Best Doctors 2010: Frame Work
Susan Reader can always tell when something is wrong with Dr. John Sontich.
Last summer, when he came in to remove a cast from her leg, his forehead was scrunched up. That was the sign.
Reader’s leg had been shattered when the motorcycle she was riding was struck by a pickup truck driven by a drunk driver. The 2008 crash killed her boyfriend.
“Susie,” Sontich said. “Your leg is still broken.”
Reader, who lives in Youngstown, had already been through 11 surgeries and couldn’t bear the thought of one more. She started to cry, but Sontich stayed beside her. He always did. He patted her on the back and assured her everything would be all right.
“We’ll take care of it,” he said. And he did.
Today, nearly 22 months from the day of the crash, she is independent. Reader, 37, can walk — albeit with a cane. She can drive. She can get groceries. She can do all those little things that, for nearly two years, she had to rely on others for.
“I would give Dr. Sontich everything I have if I had to,” Reader says. “I’ve been through a lot, and he has really been there for me.”
Doctors in Myrtle Beach, where the accident happened, wanted to amputate Reader’s leg. She steadfastly refused.
After she was stabilized and transported by medical jet to MetroHealth Medical Center, Sontich, one of the nation’s leading surgeons when it comes to repairing severely broken bones, was called in. Sontich is also an expert in using the Ilizarov frame, a series of stainless steel rings that are fixed to the bone with heavy-gauge wire. The device is used to grow new bone by stretching the rings farther apart over a long period.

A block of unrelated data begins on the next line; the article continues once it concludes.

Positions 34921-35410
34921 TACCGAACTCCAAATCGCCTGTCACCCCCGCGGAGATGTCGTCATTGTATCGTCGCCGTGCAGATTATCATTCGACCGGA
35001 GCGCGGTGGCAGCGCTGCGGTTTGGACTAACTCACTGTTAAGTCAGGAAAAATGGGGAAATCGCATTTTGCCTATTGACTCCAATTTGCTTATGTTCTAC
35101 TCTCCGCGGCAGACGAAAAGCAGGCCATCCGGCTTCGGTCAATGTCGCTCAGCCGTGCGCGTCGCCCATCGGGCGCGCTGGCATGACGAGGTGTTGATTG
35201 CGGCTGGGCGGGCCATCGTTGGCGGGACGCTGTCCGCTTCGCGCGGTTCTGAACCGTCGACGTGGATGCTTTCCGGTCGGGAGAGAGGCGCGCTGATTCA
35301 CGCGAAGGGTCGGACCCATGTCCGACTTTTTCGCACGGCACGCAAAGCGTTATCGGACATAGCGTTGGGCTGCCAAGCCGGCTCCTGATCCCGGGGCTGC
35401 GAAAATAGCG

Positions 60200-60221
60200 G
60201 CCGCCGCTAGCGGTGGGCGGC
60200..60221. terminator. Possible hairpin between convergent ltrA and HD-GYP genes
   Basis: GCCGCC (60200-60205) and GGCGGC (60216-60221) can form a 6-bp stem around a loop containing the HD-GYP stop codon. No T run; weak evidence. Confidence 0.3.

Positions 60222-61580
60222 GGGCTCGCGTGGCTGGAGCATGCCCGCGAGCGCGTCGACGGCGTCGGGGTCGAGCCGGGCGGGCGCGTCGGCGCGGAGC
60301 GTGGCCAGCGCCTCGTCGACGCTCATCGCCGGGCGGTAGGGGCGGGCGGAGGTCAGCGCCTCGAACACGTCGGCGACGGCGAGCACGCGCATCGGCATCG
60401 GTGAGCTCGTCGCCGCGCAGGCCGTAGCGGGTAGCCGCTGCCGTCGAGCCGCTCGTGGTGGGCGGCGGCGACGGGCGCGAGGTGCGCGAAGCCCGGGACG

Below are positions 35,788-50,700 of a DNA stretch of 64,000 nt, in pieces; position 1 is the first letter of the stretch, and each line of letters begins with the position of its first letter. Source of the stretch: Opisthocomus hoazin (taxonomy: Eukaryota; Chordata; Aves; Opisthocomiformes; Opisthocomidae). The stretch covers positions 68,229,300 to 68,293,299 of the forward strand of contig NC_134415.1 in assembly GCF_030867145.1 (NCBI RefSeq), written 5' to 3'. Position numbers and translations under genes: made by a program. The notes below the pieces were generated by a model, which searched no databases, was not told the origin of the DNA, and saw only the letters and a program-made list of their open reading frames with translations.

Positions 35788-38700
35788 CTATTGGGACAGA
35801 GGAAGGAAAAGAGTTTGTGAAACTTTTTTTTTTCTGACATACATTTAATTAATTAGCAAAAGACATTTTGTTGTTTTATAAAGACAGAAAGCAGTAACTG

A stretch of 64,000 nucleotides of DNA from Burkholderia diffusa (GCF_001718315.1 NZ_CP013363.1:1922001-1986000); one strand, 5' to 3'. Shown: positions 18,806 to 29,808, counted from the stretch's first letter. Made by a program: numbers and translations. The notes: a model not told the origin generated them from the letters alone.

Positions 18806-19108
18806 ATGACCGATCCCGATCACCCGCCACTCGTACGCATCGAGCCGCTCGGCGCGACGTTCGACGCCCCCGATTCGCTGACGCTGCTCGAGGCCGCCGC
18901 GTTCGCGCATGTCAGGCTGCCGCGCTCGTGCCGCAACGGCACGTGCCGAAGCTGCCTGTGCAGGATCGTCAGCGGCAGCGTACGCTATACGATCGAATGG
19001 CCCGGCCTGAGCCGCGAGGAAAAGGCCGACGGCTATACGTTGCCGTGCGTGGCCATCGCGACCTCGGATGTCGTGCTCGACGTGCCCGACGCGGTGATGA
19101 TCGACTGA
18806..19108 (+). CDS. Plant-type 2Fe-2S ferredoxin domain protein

He also uses a Taylor Spatial Frame, which is the next generation of the Ilizarov and uses a computer program to guide new bone growth.
Reader had two Taylor Spatial Frames, one on top of the other with rods installed into her feet and just below her knee. Black and silver rings and rods surrounded her entire lower leg like scaffolding.
The frames were on her leg for 367 days. Ultimately, they grew more than 4 inches of new bone.
“This was a leg that would have required an above-knee amputation,” Sontich says. “She was the worst of the worst.”
He didn’t hide that from Reader, either, and she appreciated it — to an extent. During her recovery, Sontich showed Reader pictures of her leg taken immediately after the crash. “I told him never to do that again,” she says.
But Sontich is proud of his patient. “This was really a severe, limb-threatening injury,” he says. “She had a very large hole in the leg, one of the biggest defects you can’t make up for. But now she is doing very well. ”
12:00 AM EST
February 25, 2010